Blank Foundation seeking applications for Westside funds from nonprofits

By Maria Saporta

The opportunities for the revitalization of the Westside continues.

The Arthur M. Blank Family Foundation and the Georgia Center for Nonprofits today are unveiling the Westside Neighborhood Prosperity Fund – along with an open application process to support capacity building in the community.

The application process and guidelines are outlined on Westside Momentum, a three-year capacity-building initiative of the Prosperity Fund.

Westside Momentum is designed to strenghten and empower up to 50 nonprofits in Atlanta’s historic Westside neighborhoods – including Vine City, English Avenue and Castleberry Hill.

Working on the Westside: Rev. Howard Beckham and the Blank Foundation's Frank Fernandez stand as partners in Westside Works program

Working on the Westside: Rev. Howard Beckham and the Blank Foundation’s Frank Fernandez stand as partners in Westside Works program (Photo by Maria Saporta)

“We know that nonprofits serving the Westside of Atlanta are a critical piece in transforming the neighborhoods and residents’ quality of life and have been doing so for years with limited resources,” said Frank Fernandez, the Blank Foundation’s vice president of community development. “Through Westside Momentum, we have the opportunity to help them build their organizations and increase their collective community impact.”

Westside Momentum is open to all Westside-based nonprofit organizations and community initiatives looking to strengthen leadership, build infrastructure, and deepen collaborative efforts that can help restore the English Avenue, Vine City, Castleberry Hill neighborhoods as vibrant and thriving communities.

Applications will be accepted through February 13, 2015.

Karen Beavor, president and CEO of the Georgia Center for Nonprofits, said nonprofit organizations are key in creating thriving communities.

“When nonprofits are strong, strategic and sustainable their impact on the issues and causes important to communities are greater,” Beavor said. “The momentum process is a proven model that builds nonprofit capacity to produce results, and we are excited to be a partner with the Arthur M. Blank Family Foundation to offer it to the organizations and leaders working to make the Westside a great place to live, work and play.”

Westside Momentum will consist of two programs: Core Group and Community Group.

The Core Group Program will support up to six (6) Westside nonprofits through an array of training seminars, personalized business coaching and consulting, and deep leadership training.

In addition, Core Group participants will receive ongoing, customized training and support that can be applied to their real-world situations. Financial support will be provided to aid in the execution of necessary practices and investments needed for becoming higher impact nonprofits.

The Community Group Program will support up to 50 Westside, nonprofit organizations with hands-on training and networking opportunities.

The Community Group Program will consist of three, successive year-long programs focused on management, leadership and governance training and support.

The Georgia Center for Nonprofits will be conducting information sessions for interested organizations to discuss the application process and answer any questions. Information sessions will be held on January 12, 22 and 26, 2015. Details for each session, as well as information on Westside Momentum, can be accessed by visiting this website or by calling the Georgia Center for Nonprofits at 678-916-3008.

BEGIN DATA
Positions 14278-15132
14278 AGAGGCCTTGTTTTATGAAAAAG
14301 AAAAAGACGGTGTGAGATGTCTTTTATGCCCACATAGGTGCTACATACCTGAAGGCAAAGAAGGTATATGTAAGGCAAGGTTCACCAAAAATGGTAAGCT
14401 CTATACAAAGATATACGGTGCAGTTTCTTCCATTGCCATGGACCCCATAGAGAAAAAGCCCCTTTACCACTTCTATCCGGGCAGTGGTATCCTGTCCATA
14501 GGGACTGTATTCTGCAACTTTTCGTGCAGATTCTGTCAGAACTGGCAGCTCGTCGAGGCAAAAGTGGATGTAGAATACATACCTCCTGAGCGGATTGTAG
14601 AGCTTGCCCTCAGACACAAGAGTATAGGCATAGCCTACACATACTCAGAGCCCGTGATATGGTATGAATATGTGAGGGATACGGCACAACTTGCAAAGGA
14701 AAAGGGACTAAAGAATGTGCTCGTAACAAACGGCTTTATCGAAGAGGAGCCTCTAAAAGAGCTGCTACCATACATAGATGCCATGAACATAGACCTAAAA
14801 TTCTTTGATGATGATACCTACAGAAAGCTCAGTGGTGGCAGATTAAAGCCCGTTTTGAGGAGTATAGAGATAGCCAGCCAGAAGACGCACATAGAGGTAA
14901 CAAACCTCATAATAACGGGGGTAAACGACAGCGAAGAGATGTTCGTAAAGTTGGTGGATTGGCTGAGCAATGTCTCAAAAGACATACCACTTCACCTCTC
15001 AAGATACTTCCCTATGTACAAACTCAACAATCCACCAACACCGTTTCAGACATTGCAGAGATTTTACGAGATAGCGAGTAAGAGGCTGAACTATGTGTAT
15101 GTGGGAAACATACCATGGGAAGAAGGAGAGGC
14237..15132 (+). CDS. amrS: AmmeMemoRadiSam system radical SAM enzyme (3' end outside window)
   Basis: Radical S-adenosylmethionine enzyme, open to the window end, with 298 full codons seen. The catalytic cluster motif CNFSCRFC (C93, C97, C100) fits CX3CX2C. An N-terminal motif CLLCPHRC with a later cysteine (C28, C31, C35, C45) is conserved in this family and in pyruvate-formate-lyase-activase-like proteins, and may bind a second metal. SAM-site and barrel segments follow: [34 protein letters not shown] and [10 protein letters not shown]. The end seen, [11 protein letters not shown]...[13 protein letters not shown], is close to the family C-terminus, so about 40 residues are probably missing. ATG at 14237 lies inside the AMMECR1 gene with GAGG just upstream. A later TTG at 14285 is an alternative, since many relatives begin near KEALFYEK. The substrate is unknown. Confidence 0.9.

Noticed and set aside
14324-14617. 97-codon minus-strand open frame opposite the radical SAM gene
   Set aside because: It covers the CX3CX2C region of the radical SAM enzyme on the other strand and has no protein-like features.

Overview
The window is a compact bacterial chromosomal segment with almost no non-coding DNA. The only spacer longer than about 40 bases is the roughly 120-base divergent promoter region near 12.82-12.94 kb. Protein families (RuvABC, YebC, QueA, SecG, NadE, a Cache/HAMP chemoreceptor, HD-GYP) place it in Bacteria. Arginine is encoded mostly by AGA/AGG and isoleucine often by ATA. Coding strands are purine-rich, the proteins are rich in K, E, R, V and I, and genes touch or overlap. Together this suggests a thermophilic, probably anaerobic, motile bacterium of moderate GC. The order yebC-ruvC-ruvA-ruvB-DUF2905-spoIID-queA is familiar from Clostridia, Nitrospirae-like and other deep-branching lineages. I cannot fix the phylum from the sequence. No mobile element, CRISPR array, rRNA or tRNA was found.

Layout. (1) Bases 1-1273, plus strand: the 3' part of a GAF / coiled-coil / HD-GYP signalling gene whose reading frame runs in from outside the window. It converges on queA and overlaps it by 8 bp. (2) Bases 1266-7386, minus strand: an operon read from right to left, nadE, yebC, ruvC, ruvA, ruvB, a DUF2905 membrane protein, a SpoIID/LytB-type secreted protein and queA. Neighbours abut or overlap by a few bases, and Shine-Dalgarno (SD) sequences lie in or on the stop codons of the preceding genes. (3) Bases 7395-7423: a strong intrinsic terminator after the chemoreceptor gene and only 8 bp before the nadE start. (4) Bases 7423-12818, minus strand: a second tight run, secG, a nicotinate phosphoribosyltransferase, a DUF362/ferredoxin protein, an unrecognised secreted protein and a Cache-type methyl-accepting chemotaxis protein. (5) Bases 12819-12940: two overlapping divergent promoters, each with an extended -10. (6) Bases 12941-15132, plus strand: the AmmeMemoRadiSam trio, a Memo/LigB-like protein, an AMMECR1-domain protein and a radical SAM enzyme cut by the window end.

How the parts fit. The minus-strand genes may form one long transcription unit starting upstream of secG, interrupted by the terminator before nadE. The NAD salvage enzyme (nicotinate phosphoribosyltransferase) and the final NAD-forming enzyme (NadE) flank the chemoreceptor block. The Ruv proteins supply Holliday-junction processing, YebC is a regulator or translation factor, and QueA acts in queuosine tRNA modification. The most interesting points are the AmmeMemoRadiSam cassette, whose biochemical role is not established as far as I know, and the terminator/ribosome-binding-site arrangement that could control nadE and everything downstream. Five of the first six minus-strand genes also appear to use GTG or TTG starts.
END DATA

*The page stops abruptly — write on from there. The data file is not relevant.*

The Blank Foundation has pledged to invest at least $15 million in the Westside communities as a way to help improve the neighborhoods adjacent to the new Atlanta Falcons stadium currently under construction.

The city’s Invest Atlanta also has pledged to donate $15 million from the Westside Tax Allocation District into the same communities. About half of Invest Atlanta’s funds already has been distributed.

Maria Saporta, Editor, is a longtime Atlanta business, civic and urban affairs journalist with a deep knowledge of our city, our region and state.  Since 2008, she has written a weekly column and news stories for the Atlanta Business Chronicle. Prior to that, she spent 27 years with The Atlanta Journal-Constitution, becoming its business columnist in 1991. Maria received her Master’s degree in urban studies from Georgia State and her Bachelor’s degree in journalism from Boston University. Maria was born in Atlanta to European parents and has two young adult children.

3 replies
  1. Stacey Hopkins says:

    My hopes are that this isn’t just hush money to keep groups quiet and that the non-profits who do apply, actually use the funding in the manner intended. As we can see from Summerhill and other initiatives of this nature done previously in Southwest and West Atlanta, this hasn’t always been done.

    Actual, living-wage employment that is accessible to
    transit.
    Job training and education opportunities.
    Affordable housing and mortgage assistance to counter the
    damage wrought by predatory lending practices and keep residents in the
    community and preserve the neighborhood.
    Drug and alcohol rehabilitation services along with health
    and mental health services.
    Programs serving ex-felons who are trying to reestablish
    themselves in society, diversionary programs for youth offenders.
    Home ownership programs for working and low-income families.
    Grants for small, independent entrepreneurs to open
    businesses and develop a diverse, local shopping district.
    Afterschool programs for youth and affordable day care
    providers.Report

    Reply

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